The son of William Laing, a bookseller in Edinburgh, where he was born, he was educated at the Canongate Grammar School. At fourteen he was apprenticed to his father. Shortly after the death of the latter in 1837, Laing was elected to the librarianship of the Signet Library, a post he retained till his death. Apart from an extraordinary general bibliographical knowledge, Laing was best known as a lifelong student of the literary and artistic history of Scotland. He published no original work, but contented himself with editing the works of others. Of these, the chief are--William Dunbar's Works (2 vols., 1834), with a supplement added in 1865; Robert Baillie's Letters and Journals (3 vols., 1841-1842); John Knox's Works (6 vols., 1846—1864); Poems and Fables of Robert Henryson (1865); Andrew of Wyntoun's Orygynale Cronykil of Scotland (3 vols., 1872-1879); Sir David Lyndsay's Poetical Works (3 vols., 1879).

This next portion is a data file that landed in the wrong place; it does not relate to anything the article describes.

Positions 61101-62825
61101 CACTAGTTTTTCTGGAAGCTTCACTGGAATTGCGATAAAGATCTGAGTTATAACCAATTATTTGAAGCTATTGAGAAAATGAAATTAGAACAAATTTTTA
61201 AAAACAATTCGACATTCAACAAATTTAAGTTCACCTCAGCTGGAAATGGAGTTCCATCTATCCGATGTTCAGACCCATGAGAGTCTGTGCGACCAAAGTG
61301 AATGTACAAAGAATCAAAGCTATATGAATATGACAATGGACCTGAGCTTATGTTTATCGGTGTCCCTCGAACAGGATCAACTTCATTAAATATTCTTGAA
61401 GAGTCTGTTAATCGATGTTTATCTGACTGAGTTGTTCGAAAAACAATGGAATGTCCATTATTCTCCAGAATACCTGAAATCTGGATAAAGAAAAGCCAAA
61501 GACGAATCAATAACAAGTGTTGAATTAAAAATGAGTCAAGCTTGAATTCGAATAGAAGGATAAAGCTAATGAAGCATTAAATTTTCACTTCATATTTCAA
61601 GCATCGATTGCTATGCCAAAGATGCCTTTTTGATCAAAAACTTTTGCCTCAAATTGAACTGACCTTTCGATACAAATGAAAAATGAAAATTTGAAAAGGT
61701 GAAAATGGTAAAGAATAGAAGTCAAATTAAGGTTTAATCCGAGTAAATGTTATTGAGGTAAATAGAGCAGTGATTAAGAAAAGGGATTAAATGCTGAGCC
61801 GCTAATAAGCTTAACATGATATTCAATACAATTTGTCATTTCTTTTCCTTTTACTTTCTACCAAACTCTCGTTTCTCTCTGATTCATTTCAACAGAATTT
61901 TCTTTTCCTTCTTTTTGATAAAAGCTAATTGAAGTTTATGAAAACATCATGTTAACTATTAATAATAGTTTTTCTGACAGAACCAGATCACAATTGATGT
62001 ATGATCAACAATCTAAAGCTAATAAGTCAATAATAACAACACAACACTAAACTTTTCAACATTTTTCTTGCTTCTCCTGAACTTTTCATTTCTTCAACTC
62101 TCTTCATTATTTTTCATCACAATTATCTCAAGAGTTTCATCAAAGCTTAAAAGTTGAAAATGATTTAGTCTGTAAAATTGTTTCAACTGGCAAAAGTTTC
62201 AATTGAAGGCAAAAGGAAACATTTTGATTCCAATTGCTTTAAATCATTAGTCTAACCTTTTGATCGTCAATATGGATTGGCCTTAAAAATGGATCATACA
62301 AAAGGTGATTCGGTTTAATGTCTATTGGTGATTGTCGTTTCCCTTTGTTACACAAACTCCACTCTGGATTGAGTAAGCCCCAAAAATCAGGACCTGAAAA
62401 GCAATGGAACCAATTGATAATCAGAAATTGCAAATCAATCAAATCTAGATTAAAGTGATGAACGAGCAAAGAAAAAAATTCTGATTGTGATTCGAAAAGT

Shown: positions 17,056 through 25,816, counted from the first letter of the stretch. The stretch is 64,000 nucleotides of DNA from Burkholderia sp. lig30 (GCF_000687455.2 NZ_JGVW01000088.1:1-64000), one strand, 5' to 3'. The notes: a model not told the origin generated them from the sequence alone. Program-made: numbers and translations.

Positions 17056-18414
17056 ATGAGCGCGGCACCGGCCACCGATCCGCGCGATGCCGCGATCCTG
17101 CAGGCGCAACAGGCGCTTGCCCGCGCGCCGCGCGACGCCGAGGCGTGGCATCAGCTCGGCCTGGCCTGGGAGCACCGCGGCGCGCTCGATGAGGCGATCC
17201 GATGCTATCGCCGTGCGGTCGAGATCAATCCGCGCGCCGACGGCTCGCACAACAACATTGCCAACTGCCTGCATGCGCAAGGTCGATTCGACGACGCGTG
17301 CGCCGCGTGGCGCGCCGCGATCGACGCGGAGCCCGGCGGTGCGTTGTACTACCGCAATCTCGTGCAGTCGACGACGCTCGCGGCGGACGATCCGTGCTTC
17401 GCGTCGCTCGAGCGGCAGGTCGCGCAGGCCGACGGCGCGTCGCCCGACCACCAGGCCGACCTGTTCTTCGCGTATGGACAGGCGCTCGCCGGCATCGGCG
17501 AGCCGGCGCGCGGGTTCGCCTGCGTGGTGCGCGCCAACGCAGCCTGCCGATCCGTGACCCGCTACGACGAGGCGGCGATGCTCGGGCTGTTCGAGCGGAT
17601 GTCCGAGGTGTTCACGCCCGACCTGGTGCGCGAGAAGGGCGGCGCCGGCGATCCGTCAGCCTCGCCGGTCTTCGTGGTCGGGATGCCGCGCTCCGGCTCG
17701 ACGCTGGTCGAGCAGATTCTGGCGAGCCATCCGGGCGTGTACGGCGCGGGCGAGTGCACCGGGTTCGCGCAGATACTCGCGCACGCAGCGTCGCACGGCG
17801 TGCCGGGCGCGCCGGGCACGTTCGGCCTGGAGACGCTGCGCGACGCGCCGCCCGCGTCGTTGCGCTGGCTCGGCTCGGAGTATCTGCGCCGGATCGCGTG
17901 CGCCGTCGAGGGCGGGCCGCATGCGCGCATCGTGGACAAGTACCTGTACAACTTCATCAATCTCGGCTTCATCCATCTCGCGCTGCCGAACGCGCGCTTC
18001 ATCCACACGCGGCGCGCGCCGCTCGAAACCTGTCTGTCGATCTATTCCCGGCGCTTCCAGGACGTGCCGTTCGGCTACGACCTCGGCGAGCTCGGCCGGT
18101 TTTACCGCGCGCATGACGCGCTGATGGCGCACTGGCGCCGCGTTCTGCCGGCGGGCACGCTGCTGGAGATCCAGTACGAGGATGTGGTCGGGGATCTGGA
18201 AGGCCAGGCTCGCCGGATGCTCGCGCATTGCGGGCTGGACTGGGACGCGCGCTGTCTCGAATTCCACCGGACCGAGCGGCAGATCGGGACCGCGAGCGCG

For over fifty years, Laing was a member of the Society of Antiquaries of Scotland, and contributed over a hundred separate papers to their Proceedings. He was also the long-standing secretary to the Bannatyne Club, many of whose publications were edited by him. He was struck with paralysis in 1878 while in the Signet Library, and it is said that, on recovering consciousness, he looked about and asked if a proof of Wyntoun had been sent from the printers. He died a few days afterwards, in his eighty-sixth year. His library was sold by auction, and realized £16,137. To the University of Edinburgh he bequeathed his collection of manuscripts.
See the Biographical Memoir prefixed to Select Remains of Ancient, Popular and Romance Poetry of Scotland, edited by John Small (Edinburgh, 1885); also TG Stevenson, Notices of David Laing with List of his Publications, etc. (privately printed 1878).